raising courage when we’re shrinking,

                     finding scope for faith begun.”

In this pandemic time, you may have more quiet time than you know what to do with.

I studied and worked, and lived with Quakers for a couple of years. One thing they are known for is something called unprogrammed worship, which depending on which gathering you attend, can involve from 15 minutes to an hour of sitting in silence.

Quakers have a name for rich, worshipful silence. They call it “expectant waiting”, which carries the implication that while outwardly it may look, and sound like nothing is happening, the Spirit is at work. One of the most famous Quakers, William Penn said,

“True silence is to the spirit what sleep is to the body, nourishment and refreshment.”

Another writer, Robert Barclay described what it was like when he first experienced shared silence: “… when I came into the silent assemblies of God’s people, I felt a secret power among them, which touched my heart; and as I gave way unto it I found the evil weakening in me and the good raised up.”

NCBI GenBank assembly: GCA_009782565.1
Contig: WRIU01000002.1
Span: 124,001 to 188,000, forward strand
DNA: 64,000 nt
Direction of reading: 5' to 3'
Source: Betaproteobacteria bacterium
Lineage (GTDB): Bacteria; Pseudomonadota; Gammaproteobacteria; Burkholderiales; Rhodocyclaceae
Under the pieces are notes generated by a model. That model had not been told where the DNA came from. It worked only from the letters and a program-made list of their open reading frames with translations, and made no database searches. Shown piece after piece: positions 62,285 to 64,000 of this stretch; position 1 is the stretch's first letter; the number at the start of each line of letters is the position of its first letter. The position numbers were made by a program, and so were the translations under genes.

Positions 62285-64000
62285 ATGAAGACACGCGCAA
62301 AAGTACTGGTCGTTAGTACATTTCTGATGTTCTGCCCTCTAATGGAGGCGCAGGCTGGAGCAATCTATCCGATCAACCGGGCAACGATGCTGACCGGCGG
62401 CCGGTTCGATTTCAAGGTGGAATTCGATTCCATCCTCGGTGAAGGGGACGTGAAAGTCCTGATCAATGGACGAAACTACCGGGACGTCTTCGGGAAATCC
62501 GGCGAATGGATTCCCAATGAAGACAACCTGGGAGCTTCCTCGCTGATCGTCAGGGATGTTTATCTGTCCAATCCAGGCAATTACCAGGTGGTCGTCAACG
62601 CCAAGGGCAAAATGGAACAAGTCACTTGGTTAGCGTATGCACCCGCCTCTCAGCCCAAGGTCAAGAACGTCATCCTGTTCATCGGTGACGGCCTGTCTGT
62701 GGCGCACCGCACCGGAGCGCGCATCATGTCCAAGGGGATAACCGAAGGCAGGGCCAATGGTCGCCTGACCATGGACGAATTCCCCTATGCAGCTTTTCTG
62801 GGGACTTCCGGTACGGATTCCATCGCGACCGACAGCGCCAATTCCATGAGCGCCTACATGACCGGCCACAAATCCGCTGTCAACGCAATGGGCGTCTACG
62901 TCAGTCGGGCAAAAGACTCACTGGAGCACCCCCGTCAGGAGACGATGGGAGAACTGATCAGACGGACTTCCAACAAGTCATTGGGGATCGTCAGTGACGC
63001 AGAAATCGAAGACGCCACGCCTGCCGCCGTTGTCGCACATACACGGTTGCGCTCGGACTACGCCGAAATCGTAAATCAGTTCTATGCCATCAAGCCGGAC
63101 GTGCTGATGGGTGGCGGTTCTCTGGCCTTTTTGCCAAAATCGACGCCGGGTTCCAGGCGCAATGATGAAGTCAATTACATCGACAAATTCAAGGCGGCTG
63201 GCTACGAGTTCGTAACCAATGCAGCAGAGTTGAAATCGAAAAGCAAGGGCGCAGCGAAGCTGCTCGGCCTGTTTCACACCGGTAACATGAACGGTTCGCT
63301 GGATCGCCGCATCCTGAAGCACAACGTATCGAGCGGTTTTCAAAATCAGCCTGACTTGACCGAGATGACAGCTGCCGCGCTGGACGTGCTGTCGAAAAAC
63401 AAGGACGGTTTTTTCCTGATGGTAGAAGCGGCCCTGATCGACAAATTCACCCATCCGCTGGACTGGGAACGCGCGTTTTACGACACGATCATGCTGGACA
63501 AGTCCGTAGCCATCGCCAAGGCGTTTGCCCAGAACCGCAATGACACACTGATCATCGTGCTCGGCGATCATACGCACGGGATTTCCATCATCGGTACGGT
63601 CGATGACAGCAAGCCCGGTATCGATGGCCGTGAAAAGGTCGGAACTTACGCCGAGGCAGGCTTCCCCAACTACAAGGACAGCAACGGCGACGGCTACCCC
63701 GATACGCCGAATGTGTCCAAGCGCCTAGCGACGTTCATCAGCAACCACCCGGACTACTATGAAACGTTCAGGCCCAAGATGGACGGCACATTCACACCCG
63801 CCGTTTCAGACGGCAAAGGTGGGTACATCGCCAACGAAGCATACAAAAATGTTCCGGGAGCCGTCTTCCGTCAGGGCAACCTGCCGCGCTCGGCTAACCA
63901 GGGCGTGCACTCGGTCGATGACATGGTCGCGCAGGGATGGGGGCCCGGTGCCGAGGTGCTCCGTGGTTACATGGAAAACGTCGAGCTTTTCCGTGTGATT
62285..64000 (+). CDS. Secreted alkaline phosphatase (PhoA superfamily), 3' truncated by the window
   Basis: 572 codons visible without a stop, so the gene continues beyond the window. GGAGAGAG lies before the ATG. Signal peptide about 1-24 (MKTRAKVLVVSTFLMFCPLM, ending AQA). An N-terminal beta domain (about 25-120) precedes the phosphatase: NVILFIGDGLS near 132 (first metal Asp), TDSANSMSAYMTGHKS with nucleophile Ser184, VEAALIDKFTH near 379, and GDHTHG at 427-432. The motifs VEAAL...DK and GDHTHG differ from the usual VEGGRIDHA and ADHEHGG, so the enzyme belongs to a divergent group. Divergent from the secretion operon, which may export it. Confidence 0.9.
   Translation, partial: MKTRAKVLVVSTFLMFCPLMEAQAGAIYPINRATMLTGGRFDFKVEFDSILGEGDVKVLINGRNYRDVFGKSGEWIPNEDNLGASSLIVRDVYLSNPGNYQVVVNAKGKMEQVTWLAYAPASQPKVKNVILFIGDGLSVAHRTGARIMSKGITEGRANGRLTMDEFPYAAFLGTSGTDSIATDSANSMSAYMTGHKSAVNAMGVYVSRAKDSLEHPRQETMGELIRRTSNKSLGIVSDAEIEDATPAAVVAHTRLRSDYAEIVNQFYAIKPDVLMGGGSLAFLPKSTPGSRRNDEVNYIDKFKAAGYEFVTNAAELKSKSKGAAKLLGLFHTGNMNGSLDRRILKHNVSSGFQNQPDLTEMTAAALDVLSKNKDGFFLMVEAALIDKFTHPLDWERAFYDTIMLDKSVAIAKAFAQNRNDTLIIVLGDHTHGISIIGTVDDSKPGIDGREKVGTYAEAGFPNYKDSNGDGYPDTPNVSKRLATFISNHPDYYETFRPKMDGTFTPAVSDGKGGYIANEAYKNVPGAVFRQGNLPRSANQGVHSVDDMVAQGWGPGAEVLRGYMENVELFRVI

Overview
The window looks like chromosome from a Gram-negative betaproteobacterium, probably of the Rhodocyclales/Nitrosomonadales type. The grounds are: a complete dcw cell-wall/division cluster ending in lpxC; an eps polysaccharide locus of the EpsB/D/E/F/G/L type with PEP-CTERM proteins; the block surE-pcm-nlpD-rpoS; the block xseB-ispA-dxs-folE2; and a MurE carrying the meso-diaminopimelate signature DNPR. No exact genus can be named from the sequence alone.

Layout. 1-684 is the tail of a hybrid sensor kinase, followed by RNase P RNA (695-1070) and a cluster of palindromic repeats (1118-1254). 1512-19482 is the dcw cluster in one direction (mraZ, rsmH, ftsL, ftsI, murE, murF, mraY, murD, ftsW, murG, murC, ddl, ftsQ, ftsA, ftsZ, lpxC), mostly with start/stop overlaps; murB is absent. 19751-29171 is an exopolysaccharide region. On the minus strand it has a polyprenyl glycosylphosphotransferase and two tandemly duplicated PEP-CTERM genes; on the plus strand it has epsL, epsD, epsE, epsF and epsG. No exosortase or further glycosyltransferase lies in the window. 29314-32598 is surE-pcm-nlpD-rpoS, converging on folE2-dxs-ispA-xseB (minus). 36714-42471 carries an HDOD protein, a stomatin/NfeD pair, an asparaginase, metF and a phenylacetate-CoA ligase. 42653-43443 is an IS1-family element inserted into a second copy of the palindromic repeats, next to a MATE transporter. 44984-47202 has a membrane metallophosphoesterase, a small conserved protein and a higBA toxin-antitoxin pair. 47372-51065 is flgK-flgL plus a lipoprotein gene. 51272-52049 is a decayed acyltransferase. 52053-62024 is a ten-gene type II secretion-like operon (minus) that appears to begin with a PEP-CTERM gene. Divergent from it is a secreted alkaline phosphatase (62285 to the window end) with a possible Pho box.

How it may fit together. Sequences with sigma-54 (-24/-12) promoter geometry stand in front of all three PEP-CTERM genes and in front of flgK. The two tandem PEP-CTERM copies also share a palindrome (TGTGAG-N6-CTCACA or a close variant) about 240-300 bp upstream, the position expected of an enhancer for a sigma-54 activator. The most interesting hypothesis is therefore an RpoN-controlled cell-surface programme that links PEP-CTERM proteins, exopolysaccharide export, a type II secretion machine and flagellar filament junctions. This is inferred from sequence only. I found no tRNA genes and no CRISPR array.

It sounds to me as if silence provided him a place to take an honest look at himself, which was an important step towards opening himself to the healing, transforming power of God’s love.

When I arrived at the Quaker college, and began attending worship services that consisted of a half hour of silence, I had some concerns. I worried I might fall asleep. (It happens.) I also worried I would be bored. Underneath those fairly trivial concerns, I had deeper worries.